You can't fake a jet ski game. You can't just take a regular racing game, paint the tarmac track blue, and call it a day. It won't feel right.
In Riptide GP 2, the detailed courses feel alive and dynamic. These sloshing great bodies of water have unpredictable dips and unforeseen jumps. They shift and move like an angry cat in a sleeping bag, and other racers will carve fleeting grooves in their wake.
All this makes Riptide feel unlike other racers. You're not just jostling for first place with other racers - you're also wrestling with the track itself.
Splish Splash, I was takin' a bath
It's also great fun to pull off tricks like backflips when you leap off ramps and waves. There's some strategy to your airborne acrobatics, too - basic tricks like the superman can be performed on small hops but only give you a little boost, while audacious moves like the corkscrew need huge hang time to pull off but provide a big speed increase.
It all makes for a rather thrilling little racer, with plenty to keep you engaged as you hurtle around its watery courses. If you're playing on Android, you can even enhance the fun with a physical controller - every kind you can think of is supported.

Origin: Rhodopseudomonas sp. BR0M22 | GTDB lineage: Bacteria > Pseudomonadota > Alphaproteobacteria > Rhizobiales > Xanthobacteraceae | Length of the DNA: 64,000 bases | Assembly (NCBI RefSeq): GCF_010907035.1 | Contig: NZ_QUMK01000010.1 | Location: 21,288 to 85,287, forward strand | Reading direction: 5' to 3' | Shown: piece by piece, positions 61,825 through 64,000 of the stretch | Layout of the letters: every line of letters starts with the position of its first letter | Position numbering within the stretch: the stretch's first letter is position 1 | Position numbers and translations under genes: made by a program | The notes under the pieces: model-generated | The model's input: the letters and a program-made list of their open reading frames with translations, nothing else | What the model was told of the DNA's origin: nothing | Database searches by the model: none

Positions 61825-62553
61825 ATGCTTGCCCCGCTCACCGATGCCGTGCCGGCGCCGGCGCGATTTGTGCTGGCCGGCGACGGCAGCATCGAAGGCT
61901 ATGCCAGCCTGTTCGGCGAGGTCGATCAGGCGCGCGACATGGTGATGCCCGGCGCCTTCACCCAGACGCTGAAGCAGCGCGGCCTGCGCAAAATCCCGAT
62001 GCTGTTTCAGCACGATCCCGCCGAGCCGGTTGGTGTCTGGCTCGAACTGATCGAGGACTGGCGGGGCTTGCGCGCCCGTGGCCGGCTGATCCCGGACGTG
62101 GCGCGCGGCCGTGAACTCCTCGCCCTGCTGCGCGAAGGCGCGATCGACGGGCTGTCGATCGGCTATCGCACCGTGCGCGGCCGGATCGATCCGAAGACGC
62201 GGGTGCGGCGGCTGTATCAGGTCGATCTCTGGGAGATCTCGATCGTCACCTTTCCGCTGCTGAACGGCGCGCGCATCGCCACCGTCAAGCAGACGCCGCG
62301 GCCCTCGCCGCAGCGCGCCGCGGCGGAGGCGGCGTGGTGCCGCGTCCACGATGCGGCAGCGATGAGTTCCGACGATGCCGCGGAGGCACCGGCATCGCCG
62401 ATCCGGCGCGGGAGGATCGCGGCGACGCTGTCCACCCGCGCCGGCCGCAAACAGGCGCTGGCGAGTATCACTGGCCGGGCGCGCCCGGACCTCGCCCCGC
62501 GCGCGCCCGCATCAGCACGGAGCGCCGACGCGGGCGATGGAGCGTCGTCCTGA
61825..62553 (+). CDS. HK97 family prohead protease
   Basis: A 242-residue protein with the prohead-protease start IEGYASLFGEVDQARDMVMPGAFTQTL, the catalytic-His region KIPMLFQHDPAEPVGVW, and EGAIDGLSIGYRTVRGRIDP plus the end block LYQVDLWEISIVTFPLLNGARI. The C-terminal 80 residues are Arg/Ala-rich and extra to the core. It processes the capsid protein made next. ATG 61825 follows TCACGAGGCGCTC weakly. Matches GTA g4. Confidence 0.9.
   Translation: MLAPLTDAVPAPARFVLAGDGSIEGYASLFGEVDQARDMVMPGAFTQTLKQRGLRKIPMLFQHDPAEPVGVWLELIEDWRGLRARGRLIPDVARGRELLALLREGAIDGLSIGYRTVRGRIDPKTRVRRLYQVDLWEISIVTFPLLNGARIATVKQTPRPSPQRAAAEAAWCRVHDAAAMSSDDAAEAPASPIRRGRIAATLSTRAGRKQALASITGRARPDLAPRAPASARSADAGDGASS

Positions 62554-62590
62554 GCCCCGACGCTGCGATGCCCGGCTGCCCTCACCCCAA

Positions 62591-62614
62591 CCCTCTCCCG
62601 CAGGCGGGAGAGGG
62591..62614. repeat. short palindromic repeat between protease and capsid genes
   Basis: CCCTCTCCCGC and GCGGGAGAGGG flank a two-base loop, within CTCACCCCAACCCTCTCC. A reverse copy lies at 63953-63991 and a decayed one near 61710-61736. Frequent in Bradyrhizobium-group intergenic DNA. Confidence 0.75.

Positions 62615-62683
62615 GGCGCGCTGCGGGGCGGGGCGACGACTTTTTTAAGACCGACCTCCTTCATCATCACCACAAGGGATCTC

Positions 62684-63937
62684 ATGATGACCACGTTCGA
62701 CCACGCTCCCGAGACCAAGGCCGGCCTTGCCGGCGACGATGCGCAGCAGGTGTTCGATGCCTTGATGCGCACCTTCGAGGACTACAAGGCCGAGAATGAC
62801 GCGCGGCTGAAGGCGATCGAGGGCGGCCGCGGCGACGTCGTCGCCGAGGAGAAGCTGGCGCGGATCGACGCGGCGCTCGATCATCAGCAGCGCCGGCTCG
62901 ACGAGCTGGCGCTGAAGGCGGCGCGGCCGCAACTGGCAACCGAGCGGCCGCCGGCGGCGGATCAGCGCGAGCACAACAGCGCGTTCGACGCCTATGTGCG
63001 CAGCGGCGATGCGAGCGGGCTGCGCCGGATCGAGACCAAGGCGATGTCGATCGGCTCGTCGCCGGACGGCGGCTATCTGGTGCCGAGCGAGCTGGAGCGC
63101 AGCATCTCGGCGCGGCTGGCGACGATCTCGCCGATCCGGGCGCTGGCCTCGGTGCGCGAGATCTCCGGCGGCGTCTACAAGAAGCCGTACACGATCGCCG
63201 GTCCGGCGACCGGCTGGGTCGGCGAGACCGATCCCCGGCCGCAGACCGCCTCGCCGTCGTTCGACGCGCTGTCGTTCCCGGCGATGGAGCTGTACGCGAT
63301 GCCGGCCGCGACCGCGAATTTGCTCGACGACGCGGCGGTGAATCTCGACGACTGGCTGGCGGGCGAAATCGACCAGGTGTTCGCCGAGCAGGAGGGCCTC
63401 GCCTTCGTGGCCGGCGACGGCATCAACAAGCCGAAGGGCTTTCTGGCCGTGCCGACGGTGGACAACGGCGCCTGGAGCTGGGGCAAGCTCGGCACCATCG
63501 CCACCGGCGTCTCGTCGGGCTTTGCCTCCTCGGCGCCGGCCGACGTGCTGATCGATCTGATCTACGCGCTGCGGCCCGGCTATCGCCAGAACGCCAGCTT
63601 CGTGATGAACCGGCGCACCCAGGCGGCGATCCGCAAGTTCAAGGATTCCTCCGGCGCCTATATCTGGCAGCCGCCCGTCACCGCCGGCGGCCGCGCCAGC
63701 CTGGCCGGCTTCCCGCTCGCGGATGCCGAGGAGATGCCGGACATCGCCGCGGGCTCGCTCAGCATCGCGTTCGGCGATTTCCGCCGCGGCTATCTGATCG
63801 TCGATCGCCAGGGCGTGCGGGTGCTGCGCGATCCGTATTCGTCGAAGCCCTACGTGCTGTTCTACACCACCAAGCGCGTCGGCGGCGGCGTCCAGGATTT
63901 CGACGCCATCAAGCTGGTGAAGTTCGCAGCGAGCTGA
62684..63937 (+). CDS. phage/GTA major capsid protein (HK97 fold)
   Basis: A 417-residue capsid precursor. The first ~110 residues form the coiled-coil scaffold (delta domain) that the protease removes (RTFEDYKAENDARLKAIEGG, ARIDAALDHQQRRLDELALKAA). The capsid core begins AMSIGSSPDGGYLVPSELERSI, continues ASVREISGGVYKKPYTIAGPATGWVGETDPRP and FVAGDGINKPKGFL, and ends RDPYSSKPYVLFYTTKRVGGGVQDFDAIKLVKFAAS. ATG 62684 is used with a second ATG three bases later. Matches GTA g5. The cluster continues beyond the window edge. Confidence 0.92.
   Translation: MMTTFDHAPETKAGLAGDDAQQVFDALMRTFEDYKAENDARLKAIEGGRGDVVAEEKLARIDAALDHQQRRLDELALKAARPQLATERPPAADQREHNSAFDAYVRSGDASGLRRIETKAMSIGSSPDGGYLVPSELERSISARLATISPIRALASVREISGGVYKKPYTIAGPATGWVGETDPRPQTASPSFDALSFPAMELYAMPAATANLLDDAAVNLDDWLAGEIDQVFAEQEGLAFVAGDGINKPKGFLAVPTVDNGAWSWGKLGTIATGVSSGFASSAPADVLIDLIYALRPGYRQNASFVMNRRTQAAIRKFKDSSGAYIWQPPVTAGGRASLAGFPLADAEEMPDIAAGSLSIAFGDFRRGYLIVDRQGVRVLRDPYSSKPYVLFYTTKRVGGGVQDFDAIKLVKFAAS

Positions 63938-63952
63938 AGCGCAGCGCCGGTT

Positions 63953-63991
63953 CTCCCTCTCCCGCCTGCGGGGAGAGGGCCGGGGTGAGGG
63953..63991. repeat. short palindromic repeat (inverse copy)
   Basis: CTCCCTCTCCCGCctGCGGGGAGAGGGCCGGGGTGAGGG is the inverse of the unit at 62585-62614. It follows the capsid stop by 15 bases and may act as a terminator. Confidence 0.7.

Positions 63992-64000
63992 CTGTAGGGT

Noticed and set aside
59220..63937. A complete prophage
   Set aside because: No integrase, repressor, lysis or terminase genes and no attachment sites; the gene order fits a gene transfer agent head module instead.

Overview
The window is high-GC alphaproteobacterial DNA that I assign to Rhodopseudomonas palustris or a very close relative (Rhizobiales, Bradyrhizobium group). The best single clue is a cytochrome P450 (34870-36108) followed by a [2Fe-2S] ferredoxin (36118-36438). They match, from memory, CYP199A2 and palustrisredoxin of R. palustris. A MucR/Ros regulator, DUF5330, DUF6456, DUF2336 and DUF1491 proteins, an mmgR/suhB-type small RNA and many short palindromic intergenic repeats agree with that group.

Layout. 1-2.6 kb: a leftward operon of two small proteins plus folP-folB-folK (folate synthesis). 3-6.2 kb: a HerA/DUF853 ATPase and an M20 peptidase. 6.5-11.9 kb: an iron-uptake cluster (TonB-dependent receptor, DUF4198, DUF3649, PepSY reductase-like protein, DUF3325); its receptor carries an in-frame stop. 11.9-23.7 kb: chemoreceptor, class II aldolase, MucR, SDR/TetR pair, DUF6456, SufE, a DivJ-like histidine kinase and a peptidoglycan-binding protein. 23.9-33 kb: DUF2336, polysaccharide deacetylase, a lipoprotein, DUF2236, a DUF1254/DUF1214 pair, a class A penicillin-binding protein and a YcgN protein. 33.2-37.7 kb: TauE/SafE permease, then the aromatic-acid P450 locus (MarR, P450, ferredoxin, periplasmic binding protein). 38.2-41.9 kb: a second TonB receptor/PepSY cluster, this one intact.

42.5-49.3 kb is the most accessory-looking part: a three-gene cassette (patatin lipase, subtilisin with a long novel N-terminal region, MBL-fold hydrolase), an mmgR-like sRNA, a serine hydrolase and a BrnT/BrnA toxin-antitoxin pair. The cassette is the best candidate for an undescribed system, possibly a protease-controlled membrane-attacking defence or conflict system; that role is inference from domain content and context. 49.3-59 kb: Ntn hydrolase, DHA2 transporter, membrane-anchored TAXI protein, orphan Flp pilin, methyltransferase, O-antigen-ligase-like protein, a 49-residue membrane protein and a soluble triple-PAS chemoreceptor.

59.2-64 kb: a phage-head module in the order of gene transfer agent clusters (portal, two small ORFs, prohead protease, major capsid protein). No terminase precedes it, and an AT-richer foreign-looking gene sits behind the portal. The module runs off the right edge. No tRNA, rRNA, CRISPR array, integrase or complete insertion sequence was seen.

But less engaging is Riptide GP 2's gruelling difficulty. You'll often feel like you're trailing behind the competition, and finishing a hot lap event in first place seems practically impossible.
Where's My Water?
It soon becomes clear that buying upgrades - which greatly improve your acceleration, top speed, handling, and boost power - and new vehicles will level out the playing field, and put that top podium spot in your sights.
Those upgrades are expensive and money isn't handed out in huge quantities, so you'll find yourself replaying old levels to unlock enough cash to buy a competitive ride.
It's not a terrible slog, by any measure, but can be a bit of a grind. Especially if you resist the temptation to expedite matters with in-app purchases. And it's frustrating to constantly be held back not by your own skill level, but by your rubbish engine or wonky steering wheel.
Water water everywhere
It also makes the Career mode feel artificially lengthened, but with eight cups, loads of events, and plenty of unique tracks, it shouldn't need to.
Riptide GP 2 also has online play, which works perfectly well, even if the ability to use your upgraded jet ski from the campaign destroys any semblance of balance.
Ultimately, Riptide GP 2 is another fun and visually impressive racer from Vector Unit, with a lot more content than its predecessor. It's just a shame that the upgrade system is constantly conspiring to mess up the game's balance and pace.